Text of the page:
Expats join locals to celebrate Chinese New Year

Writer: Wang Jingli  |  Editor: Holly Wang  |  From: Shenzhen Daily 

Sheryl Phillips (R) holds a calligraphy of the Chinese character Fu, which means luck and happiness, she wrote at yesterday's celebration of the Chinese New Year with more than 200 expats and local residents in Shekou, Nanshan District. Sun Yuchen

More than 200 expats from 30 countries and regions gathered with local residents at the Lighthouse Square along western Shenzhen Bay in Shekou Subdistrict yesterday to celebrate the approaching Chinese New Year.

The event was kicked off with a lion dance performance. At the site of the event, a Chinese folk culture area, international culture area and food booths were set up for attendees to enjoy the festive spirit of the important Chinese holiday.

One of the highlights of the event was a pairing ceremony, designed for the first time by Shekou Subdistrict, that gave international friends a chance to enjoy an authentic Chinese New Year by spending it with a local Chinese host family.

During the ceremony, a total of five foreign families were paired with five Chinese counterparts based on the Spring Festival couplets they selected.

Yang Siyu and her family are one of these five Chinese families to host one foreign family. Speaking of her plans for the holiday, Yang said that she would bring her new international friends into her home to have a celebration dinner for the Chinese Lunar New Year.

“In terms of dishes, considering that our friends don’t eat pork or beef, we are thinking about having dumplings with vegetables and fried tofu, and we might have some sweet wine on that day,” said Yang.

One of the participants in the pairing activity, a woman from Thailand who was identified as Ju, told the reporter that this is the first time for her family to spend the Chinese New Year in China.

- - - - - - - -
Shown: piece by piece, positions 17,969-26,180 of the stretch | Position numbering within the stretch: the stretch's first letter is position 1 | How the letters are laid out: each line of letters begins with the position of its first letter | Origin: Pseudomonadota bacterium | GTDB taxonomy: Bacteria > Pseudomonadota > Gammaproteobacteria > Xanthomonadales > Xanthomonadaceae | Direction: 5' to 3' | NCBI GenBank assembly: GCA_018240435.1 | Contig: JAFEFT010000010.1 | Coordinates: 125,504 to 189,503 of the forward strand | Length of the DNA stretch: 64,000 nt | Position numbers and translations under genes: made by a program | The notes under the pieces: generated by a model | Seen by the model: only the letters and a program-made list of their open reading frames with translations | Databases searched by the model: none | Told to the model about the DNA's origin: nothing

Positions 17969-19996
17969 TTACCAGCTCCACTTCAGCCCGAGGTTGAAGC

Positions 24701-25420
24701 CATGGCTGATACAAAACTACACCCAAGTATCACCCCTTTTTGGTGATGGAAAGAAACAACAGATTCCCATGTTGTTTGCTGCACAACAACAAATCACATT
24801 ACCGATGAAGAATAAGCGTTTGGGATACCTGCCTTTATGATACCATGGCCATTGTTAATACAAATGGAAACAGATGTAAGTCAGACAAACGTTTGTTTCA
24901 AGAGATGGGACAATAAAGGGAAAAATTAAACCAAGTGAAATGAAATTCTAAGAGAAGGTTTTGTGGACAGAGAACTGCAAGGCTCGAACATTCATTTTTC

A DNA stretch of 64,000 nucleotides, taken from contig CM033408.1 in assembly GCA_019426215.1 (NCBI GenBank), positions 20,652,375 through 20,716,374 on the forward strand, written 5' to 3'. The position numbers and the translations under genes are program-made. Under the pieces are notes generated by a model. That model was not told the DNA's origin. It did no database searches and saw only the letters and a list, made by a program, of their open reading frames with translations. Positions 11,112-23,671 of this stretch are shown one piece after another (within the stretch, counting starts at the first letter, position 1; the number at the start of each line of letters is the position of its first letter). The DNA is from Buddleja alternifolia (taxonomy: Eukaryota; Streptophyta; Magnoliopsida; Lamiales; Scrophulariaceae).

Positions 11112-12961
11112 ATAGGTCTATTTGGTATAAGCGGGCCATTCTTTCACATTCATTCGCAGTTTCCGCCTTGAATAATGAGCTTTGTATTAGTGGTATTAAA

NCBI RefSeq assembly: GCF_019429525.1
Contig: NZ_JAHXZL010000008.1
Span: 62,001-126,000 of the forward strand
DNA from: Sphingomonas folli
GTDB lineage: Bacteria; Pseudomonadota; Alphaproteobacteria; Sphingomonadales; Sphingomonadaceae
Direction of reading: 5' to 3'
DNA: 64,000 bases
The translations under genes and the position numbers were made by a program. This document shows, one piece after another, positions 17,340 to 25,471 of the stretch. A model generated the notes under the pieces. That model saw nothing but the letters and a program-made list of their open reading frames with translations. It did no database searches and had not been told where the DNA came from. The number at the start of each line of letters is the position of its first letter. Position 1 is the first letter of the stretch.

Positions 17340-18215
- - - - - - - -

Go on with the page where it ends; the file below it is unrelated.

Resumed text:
“I really appreciate the chance to spend the Chinese New Year with a local family as it will let us get to know Chinese culture better,” said Ju.

Foreign participants tried their hands at many traditional folk arts such as writing Spring Festival couplets and making Chinese red lanterns, and tasted traditional food such as dumplings, cotton candy and fried dough twists called “mahua” in Chinese.

American Sheryl Phillips said that she really enjoyed experiencing more traditional Chinese arts, after she finished writing the Chinese character Fu, which means luck and happiness, with a calligraphy brush on red paper.

“I also noticed that there is a booth where friends from England prepared darts for people to play, which is good. You can also enjoy some international cultural things here,” said Phillips.

The event, organized by the Shekou Subdistrict Office, aims to bring the spirit of the Chinese New Year to expats in Shenzhen. Home to around 8,052 registered expats, Shekou is among the city’s first batch of recognized international communities.

During the Spring Festival, Shekou will make full use of other local traditions such as the Kaiding Festival held at Shekou Second Fishing Village and the Lantern Festival, and hold a series of cultural exchanges to further its role as a dynamic international community.